I am responsible for the accuracy of the information I post, not your ability to comprehend it.

cp8759

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Forget about this rush hour nonsense, it's unlikely traffic will be able to travel on any motorway at the maximum legal limit at rush hour anyway.

But being able to do 100 mph at 11 pm would save me hundreds of hours of slow driving per year (70 mph is slow in my book).
I am not on the "motorists's side", nor am I on the "police/CPS/council's" side, I am simply in favour of the rule of law. Section 6 of the Interpretation Act 1978 applies to everything I post as it would apply to an Act of Parliament. I am a Conservative councillor, this means some people think I am "scum". I practice law in the Traffic Penalty Tribunal, London Tribunals, the First-tier tribunal for Scotland, and the Traffic Penalty Tribunal for Northern Ireland, but I am not a solicitor nor a barrister.

Quote from: 'Gumph' date='Thu, 19 Jan 2023 - 10:23'
cp8759 is, indeed, a Wizard of the First Order

tonys

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It's not that long ago that an increase to 80mph was considered and rejected. At that time one of the strange arguments was that drivers currently exceeding 70 would no longer be breaking the law. In other words the supporters were suggesting people would obey the increased limit, rather than drive 11mph faster.

As for that headline "Driving law proposals could see motorway speed limits raised to 100mph to 'reduce congestion" it's written to suggest that this proposal (not proposals by the way) comes from someone actually likely to influence the law.

Then again look at their other headlines. An article about fuel price rises due to oil prices, supply chain, and exchange rate has the headline "Petrol and diesel drivers punished by supermarkets"

guest968

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That is a somewhat confused post - mostly correct but seemingly contradictory.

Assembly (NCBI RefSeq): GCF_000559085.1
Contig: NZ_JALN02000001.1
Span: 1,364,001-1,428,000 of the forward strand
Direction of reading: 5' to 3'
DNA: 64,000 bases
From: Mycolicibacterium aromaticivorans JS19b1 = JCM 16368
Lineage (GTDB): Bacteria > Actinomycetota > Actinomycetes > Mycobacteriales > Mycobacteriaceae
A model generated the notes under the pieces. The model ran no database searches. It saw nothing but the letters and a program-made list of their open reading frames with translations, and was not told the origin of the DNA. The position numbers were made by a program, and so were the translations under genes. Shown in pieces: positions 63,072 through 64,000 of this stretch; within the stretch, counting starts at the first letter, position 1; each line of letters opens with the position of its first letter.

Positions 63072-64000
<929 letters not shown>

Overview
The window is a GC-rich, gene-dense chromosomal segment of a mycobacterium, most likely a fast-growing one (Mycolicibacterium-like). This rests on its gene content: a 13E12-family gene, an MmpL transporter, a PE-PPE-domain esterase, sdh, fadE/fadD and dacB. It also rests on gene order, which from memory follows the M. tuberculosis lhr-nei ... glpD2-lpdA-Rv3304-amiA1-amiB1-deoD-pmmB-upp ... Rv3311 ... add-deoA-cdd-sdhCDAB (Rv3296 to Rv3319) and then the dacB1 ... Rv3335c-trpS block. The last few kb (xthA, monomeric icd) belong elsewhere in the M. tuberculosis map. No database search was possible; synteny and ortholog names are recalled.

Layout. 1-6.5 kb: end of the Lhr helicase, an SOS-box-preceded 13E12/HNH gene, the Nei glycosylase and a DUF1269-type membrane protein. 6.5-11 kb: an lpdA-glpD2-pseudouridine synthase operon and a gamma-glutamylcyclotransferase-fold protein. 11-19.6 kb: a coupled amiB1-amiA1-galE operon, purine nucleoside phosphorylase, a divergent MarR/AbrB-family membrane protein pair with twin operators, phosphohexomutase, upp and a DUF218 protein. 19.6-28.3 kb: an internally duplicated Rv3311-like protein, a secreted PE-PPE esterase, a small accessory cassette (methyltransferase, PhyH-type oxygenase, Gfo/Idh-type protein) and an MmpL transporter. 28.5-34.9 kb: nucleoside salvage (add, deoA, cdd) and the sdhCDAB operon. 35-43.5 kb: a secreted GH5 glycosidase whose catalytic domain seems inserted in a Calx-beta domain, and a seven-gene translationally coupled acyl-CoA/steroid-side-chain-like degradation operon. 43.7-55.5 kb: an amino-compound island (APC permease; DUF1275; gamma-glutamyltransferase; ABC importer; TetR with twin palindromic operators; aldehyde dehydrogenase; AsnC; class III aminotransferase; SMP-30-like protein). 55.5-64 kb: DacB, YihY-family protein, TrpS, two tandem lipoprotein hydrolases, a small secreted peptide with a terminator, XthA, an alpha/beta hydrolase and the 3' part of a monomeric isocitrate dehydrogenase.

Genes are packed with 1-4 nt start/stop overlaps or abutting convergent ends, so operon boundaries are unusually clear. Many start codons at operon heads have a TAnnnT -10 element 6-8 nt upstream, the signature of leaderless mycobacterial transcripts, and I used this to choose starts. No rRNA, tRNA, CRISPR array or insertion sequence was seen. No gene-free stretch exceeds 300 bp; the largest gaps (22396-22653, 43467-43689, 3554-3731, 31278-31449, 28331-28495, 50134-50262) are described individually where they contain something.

For the purposes of maximising road capacity, *if* the braking distance increases exponentially with speed as per the highway code (my opinion of which is well documented), the optimum speed is about 11mph.

If a road is below maximum capacity, journeys will be shorter at higher speeds.

However, *if* the "two second rule" is applied, rather than the highway code distances, the 'length' of a vehicle effectively becomes shorter (measured in time taken for its length to pass a point), and maximum throughput is just below whatever speed the French cars start to blow up.

HC stopping distances are not the same as the spacing between cars in moving traffic, because the expectation is that the car in front of you is not going to go from <whatever> mph to zero instantly and without warning.  The expectation is that a driver will be looking as far ahead as possible and thus see anything requiring braking only a few seconds after the car in front, and that that one will take some time to stop.  The HC stopping distances are the same as a 2s gap at 40mph, less below, and greater above.

Re the length of a vehicle, if you add 14.44' to the length of a 2s gap at Xmph then you have the distance between the front of one car and the front of the next, which you use to calculate how many cars will fit onto a given length of road, and the total package of [car+gap] will take a calculable amount of time to pass a point, so that tells you how many can pass a point in a given amount of time.
 

Suggesting that motorists who have scant regard for often arbitrary temporary speed limits are variously stupid and selfish is perhaps not the best way to ingratiate yourself with a motoring forum - although perhaps that's the idea.
Of course it's not, but I'm not trying to ingratiate myself, nor should I have to.

I'm well aware that this site has a political bias, and that it is one that I do not share, and for the avoidance of doubt, I'm happy to nail my (relevant to this site) colours to the mast.

I am in favour of congestion zones, low emission zones, low traffic neighbourhoods and 20mph speed limits in built-up areas.

I think 15-minute cities are a great idea.

I think that where beneficial to public transport, of course buses etc should be prioritised over private vehicles for road space, traffic light phasing, no entry/right-turn/left-turn/etc signs.

I think that this whole "war on the motorist" idea is complete swivel-eyed conspiracy b******s, believed by people who have swallowed the cynical self-serving lies of populist politicians and the right-wing red tops.

Does this mean that I think cp8759 is "Tory scum"?  Of course not.